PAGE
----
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Essential Checklist To Host Your First Virtual Open House

Nov, 01, 2023

Spreading the word of your virtual open house in advance is key. We offer a property boost promotion for our members on our platform.

Decide on the type of open house you’ll be preparing for (live versus pre-recorded).

Choose the format you’ll host the open house on: For live streams, use Sell The Dwell.

Convey your event through social media, email marketing, or by sharing on your website at least a week in advance. Include details on when and how to join, where the property is located, and images of the property beforehand to filter interest.

Narrow down your target market (if you’re doing paid advertising, you’ll need to select who you’re trying to reach to make the most of your budget).

Do a technology run-through beforehand at least once and check the quality and sound of the footage, as well as the internet speed (note the shakiness, pace, and smoothness of the video).

Practice flipping between the front and back-facing camera (if using a smartphone).

Understand the home’s layout and plan the route you’ll be taking throughout (slow down on key spaces and avoid passing through the same areas too many times). Monitor video analytics for your future video tours, so you have more insight on the best time of day to go live, and so you know which elements to include that attract greater engagement.

Practice getting the right camera angles (you’ll want to include some still pauses throughout the video, but be sure these are positioned to show the widest view of the space).

Rehearse your voiceover, timing it to the right parts of the tour.

Research the neighborhood and unique selling points of the home beforehand.

Filming your open house on the day of:

Arrive at least 30 minutes early to inspect the home.

Turn on all the lights and open the doors between rooms.

Film in the orientation of your chosen platform (e.g. landscape mode)

Use descriptive words throughout the tour to give context to things that are usually easily identified in person but made harder by video (such as types of wood, materials, or surfaces).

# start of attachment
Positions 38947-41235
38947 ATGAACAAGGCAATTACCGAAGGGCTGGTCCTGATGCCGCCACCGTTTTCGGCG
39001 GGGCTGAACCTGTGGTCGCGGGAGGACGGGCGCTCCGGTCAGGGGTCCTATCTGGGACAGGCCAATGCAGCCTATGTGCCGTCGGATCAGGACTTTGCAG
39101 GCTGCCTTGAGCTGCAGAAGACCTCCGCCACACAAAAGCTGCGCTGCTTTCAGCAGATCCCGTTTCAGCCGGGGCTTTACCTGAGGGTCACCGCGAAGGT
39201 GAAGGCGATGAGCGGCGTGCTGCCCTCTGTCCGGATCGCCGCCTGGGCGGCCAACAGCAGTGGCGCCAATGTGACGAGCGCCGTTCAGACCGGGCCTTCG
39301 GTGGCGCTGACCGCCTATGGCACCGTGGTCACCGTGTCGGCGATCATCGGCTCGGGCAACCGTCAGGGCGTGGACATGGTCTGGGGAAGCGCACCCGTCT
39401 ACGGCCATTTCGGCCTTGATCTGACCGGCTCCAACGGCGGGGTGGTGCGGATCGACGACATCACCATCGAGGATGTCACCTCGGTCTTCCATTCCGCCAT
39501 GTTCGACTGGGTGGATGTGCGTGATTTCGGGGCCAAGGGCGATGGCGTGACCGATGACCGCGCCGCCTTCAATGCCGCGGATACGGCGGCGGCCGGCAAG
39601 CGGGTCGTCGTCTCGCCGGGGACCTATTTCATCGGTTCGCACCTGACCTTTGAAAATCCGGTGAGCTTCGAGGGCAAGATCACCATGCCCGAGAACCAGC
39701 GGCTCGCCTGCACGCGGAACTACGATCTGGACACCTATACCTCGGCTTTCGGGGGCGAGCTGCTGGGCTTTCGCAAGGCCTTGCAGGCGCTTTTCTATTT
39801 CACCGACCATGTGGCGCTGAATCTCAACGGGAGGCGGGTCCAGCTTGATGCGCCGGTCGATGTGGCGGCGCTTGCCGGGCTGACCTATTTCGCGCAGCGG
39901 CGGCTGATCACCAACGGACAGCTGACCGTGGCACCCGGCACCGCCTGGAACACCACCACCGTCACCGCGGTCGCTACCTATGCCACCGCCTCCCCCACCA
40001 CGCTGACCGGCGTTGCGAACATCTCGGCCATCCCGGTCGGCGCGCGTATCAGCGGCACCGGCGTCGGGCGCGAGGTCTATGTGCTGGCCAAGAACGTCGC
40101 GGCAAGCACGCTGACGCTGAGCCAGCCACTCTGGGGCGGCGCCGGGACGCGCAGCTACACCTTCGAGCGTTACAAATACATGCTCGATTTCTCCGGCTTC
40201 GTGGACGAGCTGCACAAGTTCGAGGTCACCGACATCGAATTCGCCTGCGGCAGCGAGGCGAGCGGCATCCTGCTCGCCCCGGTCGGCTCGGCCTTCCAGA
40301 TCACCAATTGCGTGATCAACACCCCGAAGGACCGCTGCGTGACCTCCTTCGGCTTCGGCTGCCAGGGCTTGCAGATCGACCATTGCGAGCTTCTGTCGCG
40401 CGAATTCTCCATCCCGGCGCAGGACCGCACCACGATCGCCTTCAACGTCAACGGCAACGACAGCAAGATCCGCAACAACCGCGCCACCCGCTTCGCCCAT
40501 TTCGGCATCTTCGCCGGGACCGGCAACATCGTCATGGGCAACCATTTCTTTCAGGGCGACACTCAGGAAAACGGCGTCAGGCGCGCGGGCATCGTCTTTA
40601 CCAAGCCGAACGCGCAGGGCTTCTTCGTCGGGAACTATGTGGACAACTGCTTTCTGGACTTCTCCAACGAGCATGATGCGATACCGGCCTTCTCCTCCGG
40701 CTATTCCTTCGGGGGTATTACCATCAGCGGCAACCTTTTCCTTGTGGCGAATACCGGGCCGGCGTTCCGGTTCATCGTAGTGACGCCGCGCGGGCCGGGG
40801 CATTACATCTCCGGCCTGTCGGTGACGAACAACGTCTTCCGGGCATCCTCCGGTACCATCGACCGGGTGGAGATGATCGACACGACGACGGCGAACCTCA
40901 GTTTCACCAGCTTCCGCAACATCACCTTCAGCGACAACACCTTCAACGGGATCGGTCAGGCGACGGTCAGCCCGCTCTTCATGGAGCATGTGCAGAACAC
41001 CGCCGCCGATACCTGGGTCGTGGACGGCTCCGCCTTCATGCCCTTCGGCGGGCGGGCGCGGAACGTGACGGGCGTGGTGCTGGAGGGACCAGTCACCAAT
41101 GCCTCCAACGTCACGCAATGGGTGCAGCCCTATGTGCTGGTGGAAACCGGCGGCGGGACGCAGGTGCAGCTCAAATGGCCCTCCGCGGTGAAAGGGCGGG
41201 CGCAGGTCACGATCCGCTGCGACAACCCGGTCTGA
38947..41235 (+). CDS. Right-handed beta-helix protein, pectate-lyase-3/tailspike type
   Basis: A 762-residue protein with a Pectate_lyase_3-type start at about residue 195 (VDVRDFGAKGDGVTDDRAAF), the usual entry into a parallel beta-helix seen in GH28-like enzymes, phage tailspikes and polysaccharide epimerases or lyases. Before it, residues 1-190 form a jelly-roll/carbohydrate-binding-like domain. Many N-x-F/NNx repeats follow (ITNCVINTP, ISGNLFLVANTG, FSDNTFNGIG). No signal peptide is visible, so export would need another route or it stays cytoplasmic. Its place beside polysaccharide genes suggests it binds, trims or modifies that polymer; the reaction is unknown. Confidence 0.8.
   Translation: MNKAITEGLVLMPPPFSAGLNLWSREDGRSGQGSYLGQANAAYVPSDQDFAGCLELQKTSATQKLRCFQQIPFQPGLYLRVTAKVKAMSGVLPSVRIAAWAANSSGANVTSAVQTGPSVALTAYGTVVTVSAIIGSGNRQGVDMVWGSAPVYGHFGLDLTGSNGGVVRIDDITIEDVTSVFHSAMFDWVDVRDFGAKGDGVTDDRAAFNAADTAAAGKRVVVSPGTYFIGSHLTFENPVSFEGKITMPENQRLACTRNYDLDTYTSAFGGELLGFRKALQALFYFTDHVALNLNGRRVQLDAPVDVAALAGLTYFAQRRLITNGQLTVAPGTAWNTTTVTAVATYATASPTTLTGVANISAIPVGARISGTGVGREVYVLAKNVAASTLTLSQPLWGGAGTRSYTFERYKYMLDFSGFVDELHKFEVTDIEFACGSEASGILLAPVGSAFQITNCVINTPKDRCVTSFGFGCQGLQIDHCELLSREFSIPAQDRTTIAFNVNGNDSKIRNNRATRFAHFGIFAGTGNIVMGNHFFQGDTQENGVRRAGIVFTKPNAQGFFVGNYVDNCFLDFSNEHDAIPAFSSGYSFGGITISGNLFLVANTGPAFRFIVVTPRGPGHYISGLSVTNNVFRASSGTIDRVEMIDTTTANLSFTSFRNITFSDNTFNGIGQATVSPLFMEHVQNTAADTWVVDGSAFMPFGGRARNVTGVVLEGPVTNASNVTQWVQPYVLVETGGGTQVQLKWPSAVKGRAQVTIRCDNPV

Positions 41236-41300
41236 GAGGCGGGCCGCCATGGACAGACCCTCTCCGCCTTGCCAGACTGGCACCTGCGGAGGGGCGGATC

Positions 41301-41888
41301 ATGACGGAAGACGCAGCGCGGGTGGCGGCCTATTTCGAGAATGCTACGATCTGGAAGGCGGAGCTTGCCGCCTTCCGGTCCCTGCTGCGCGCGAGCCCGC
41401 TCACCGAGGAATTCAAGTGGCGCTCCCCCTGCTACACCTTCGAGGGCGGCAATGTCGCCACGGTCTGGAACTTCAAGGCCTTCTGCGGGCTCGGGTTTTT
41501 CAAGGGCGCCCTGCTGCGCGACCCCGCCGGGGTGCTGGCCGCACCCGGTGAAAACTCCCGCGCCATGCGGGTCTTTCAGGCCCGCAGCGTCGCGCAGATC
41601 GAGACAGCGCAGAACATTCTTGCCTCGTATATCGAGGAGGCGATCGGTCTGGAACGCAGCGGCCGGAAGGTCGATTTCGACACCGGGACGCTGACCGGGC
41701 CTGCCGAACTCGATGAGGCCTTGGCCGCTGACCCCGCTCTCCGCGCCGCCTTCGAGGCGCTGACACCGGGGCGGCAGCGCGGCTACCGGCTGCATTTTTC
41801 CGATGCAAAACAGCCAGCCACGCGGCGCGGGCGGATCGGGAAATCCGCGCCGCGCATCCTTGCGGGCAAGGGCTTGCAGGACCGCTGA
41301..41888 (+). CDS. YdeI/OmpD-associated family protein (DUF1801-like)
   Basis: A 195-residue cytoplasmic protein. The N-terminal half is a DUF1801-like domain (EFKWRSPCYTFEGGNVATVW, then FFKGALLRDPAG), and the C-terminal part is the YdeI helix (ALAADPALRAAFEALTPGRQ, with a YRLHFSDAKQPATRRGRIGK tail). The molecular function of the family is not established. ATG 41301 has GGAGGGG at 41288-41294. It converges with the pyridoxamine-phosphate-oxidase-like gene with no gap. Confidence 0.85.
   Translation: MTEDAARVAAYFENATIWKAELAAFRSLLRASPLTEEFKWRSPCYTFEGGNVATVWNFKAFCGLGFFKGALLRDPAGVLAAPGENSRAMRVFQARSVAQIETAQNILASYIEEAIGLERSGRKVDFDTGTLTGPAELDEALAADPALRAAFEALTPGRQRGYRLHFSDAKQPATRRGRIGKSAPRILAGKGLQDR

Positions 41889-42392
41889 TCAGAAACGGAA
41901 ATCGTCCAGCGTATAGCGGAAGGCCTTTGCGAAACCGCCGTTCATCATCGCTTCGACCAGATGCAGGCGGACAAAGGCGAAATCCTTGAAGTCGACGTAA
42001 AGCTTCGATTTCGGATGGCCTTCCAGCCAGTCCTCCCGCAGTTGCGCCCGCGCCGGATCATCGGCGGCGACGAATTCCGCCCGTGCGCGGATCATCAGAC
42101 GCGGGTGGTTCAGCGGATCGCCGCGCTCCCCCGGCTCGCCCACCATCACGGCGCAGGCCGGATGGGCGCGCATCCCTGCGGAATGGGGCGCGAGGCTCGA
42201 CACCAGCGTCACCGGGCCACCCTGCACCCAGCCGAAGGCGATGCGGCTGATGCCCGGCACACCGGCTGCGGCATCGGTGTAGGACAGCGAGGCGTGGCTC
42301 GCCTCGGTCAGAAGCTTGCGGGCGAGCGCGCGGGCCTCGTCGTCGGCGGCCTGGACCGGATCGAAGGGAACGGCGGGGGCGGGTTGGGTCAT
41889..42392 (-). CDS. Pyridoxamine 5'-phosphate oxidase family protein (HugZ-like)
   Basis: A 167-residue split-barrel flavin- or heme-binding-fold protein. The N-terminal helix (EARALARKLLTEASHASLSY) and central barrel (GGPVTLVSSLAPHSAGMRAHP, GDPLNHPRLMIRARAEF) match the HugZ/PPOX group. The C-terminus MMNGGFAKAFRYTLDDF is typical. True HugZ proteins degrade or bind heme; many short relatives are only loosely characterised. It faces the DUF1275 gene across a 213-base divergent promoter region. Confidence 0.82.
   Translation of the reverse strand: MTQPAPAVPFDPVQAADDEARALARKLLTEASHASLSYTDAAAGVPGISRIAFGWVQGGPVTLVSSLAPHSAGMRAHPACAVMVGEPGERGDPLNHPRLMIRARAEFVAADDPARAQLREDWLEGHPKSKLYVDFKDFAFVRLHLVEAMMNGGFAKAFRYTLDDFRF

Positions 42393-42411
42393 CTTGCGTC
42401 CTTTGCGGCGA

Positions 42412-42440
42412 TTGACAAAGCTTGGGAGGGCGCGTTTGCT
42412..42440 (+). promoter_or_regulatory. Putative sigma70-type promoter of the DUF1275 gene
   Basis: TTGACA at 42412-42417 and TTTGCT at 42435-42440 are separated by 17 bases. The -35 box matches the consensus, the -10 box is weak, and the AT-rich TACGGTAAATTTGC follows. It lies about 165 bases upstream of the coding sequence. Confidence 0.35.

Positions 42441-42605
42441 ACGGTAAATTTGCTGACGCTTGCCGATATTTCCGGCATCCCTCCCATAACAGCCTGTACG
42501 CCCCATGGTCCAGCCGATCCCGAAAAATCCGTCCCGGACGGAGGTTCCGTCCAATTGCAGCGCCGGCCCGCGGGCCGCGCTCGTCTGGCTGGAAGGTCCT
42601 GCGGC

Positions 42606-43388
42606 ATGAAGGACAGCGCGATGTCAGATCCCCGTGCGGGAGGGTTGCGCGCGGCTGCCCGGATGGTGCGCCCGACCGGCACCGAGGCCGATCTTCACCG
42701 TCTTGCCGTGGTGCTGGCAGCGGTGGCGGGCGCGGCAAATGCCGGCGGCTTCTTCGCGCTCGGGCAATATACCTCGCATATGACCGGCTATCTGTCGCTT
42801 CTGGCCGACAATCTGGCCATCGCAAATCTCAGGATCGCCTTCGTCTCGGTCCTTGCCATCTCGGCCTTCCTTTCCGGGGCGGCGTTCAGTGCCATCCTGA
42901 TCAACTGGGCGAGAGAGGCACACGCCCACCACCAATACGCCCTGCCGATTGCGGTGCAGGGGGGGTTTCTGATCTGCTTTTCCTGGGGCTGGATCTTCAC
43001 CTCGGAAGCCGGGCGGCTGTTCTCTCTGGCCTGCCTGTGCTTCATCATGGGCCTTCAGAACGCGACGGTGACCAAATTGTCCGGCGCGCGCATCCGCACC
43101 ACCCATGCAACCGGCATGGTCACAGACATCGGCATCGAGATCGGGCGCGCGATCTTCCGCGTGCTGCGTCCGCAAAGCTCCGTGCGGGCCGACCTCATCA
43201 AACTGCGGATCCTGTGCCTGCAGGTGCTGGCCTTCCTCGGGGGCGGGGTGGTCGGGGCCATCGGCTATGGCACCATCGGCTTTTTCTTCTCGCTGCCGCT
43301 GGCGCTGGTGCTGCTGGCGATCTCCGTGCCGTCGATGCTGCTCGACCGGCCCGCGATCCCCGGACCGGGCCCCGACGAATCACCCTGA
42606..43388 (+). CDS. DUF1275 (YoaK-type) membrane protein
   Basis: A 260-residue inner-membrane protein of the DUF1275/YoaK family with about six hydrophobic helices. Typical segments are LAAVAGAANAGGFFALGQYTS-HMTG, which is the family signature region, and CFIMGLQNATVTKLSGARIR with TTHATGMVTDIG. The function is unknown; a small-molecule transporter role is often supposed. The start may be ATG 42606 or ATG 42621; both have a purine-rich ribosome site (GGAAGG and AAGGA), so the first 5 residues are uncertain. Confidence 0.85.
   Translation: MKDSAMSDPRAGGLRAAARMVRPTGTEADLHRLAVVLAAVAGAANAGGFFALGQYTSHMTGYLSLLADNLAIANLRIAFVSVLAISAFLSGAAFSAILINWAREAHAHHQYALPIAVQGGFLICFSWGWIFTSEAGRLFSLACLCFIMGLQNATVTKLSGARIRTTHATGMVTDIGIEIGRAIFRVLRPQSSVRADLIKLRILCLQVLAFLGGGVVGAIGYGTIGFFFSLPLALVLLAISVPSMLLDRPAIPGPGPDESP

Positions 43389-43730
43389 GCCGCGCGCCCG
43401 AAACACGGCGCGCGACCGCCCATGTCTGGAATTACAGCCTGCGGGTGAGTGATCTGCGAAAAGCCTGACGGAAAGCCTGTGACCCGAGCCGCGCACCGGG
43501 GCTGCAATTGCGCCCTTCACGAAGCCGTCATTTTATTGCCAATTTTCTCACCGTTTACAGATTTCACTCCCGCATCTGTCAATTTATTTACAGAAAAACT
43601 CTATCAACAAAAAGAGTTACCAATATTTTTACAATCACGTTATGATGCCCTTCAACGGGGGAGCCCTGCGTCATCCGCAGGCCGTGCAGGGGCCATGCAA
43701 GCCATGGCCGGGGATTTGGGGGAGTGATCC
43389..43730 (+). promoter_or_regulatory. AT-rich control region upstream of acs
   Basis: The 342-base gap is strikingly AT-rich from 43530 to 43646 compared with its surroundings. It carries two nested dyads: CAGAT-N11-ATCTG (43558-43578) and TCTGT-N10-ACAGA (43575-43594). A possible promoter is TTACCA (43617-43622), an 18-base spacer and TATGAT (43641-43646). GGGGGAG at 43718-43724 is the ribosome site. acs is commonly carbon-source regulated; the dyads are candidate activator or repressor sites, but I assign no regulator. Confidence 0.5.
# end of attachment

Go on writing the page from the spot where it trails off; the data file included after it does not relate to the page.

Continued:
Give the right amount of time for your tour to leave room afterward for Q&A.

Bring an external battery pack in case of emergencies.

Think beyond your virtual open house. The experience of a potential buyer or renter during times of social distancing has changed. More than ever, they require special attention when it comes to details that they might not personally have access to when checking out properties.

A lot of that attention doesn’t just come from having beautiful video footage. At the end of the day, being a successful agent or landlord comes from having experience and expertise in the industry.

While it may take a bit of time to adopt a new way of working, one that involves much more technology than you’re perhaps used to, don’t forget that all the other factors of being successful (your market knowledge, reliability, and approachability) not only matters but matters even more during your selling or renting process.

Even though you’re likely spending most of the time behind the camera, don’t forget to show your personality, be memorable, and offer unforgettable experiences beyond the virtual tour.

Ask your viewers for review and give feedback on how you can improve their experience (a good time to also do this is at the end of the live session Without a doubt, virtual open houses lead to greater opportunities to connect with your prospects or leads when you still have their active attention)

Without a doubt, virtual open houses lead to greater opportunities to connect with your prospects or leads try it today on Sell The Dwell.